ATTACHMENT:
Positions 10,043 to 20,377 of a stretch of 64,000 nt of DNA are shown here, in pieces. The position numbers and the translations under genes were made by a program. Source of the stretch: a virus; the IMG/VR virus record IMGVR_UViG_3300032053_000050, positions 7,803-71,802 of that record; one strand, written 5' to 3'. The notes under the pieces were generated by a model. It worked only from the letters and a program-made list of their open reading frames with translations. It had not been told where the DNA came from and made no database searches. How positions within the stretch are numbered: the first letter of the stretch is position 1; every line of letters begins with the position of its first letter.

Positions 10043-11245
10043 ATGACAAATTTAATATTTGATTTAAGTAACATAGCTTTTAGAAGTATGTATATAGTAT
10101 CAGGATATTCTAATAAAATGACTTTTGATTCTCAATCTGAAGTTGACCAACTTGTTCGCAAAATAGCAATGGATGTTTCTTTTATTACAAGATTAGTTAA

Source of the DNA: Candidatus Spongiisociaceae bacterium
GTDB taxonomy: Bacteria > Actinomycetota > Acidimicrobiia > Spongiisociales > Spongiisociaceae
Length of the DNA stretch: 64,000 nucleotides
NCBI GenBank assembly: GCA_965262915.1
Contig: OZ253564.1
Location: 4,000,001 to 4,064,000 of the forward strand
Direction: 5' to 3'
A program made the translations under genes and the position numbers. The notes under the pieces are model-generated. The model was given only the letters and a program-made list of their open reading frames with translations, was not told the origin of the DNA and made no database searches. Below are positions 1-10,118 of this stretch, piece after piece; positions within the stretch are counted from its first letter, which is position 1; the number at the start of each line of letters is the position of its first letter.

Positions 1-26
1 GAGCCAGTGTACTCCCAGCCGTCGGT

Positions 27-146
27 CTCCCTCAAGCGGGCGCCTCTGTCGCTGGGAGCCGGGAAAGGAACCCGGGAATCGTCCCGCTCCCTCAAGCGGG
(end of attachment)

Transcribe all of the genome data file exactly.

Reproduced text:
Positions 10,043 to 20,377 of a stretch of 64,000 nt of DNA are shown here, in pieces. The position numbers and the translations under genes were made by a program. Source of the stretch: a virus; the IMG/VR virus record IMGVR_UViG_3300032053_000050, positions 7,803-71,802 of that record; one strand, written 5' to 3'. The notes under the pieces were generated by a model. It worked only from the letters and a program-made list of their open reading frames with translations. It had not been told where the DNA came from and made no database searches. How positions within the stretch are numbered: the first letter of the stretch is position 1; every line of letters begins with the position of its first letter.

Positions 10043-11245
10043 ATGACAAATTTAATATTTGATTTAAGTAACATAGCTTTTAGAAGTATGTATATAGTAT
10101 CAGGATATTCTAATAAAATGACTTTTGATTCTCAATCTGAAGTTGACCAACTTGTTCGCAAAATAGCAATGGATGTTTCTTTTATTACAAGATTAGTTAA

Source of the DNA: Candidatus Spongiisociaceae bacterium
GTDB taxonomy: Bacteria > Actinomycetota > Acidimicrobiia > Spongiisociales > Spongiisociaceae
Length of the DNA stretch: 64,000 nucleotides
NCBI GenBank assembly: GCA_965262915.1
Contig: OZ253564.1
Location: 4,000,001 to 4,064,000 of the forward strand
Direction: 5' to 3'
A program made the translations under genes and the position numbers. The notes under the pieces are model-generated. The model was given only the letters and a program-made list of their open reading frames with translations, was not told the origin of the DNA and made no database searches. Below are positions 1-10,118 of this stretch, piece after piece; positions within the stretch are counted from its first letter, which is position 1; the number at the start of each line of letters is the position of its first letter.

Positions 1-26
1 GAGCCAGTGTACTCCCAGCCGTCGGT

Positions 27-146
27 CTCCCTCAAGCGGGCGCCTCTGTCGCTGGGAGCCGGGAAAGGAACCCGGGAATCGTCCCGCTCCCTCAAGCGGG